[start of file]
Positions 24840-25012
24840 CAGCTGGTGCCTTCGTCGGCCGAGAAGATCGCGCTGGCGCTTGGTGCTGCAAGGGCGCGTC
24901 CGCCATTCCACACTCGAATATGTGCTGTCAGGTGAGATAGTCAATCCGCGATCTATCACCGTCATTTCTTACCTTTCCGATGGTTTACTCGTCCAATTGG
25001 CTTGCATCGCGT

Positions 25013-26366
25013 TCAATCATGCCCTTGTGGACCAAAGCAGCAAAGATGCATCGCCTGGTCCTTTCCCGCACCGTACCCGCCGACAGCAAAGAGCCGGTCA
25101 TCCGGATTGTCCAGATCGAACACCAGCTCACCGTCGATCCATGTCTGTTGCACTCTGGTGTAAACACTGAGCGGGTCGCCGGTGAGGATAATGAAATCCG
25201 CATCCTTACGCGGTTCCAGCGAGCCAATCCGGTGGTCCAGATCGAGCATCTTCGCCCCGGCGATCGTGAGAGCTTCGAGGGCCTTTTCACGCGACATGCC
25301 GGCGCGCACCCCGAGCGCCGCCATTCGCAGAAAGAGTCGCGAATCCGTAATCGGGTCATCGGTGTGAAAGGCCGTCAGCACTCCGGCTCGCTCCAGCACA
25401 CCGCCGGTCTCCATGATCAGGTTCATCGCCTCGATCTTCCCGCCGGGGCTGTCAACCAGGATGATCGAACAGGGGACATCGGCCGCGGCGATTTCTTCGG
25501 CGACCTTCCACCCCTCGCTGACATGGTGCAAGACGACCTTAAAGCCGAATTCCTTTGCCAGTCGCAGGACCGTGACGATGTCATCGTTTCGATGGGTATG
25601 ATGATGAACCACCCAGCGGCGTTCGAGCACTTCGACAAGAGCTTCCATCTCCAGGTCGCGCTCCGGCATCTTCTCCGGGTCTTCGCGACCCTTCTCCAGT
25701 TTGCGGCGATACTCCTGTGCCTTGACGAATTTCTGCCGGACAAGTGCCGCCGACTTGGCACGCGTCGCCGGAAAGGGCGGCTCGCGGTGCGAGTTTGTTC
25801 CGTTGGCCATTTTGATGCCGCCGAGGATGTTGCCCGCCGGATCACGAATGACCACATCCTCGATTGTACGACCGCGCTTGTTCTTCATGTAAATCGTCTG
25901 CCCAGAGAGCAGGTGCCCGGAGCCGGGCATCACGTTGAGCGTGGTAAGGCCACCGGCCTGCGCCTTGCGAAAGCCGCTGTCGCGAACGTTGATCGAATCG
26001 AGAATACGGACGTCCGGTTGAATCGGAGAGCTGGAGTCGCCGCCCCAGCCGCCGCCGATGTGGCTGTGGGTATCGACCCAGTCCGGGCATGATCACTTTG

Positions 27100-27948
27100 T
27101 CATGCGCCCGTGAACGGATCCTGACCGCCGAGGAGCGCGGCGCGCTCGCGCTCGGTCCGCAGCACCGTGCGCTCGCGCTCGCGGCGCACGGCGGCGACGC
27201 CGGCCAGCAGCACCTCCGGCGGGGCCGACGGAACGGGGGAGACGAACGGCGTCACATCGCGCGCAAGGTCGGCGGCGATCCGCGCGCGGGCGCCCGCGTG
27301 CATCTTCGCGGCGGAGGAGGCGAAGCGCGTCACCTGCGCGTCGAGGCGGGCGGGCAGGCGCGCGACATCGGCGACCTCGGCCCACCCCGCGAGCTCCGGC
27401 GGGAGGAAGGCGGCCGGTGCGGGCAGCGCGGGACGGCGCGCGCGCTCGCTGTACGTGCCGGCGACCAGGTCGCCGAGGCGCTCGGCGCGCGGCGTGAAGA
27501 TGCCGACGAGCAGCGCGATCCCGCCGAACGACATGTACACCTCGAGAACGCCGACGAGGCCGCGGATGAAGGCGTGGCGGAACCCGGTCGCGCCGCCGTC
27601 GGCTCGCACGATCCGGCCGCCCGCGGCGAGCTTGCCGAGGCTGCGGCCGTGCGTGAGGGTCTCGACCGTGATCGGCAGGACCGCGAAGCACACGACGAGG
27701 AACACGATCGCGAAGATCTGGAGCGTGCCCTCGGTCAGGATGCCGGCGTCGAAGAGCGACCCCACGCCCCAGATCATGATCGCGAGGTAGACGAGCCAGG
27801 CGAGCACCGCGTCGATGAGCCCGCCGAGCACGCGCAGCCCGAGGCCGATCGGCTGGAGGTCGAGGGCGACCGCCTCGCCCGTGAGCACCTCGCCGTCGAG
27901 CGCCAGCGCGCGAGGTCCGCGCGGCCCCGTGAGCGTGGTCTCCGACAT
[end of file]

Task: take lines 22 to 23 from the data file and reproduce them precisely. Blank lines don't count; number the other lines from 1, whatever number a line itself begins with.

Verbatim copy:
27401 GGGAGGAAGGCGGCCGGTGCGGGCAGCGCGGGACGGCGCGCGCGCTCGCTGTACGTGCCGGCGACCAGGTCGCCGAGGCGCTCGGCGCGCGGCGTGAAGA
27501 TGCCGACGAGCAGCGCGATCCCGCCGAACGACATGTACACCTCGAGAACGCCGACGAGGCCGCGGATGAAGGCGTGGCGGAACCCGGTCGCGCCGCCGTC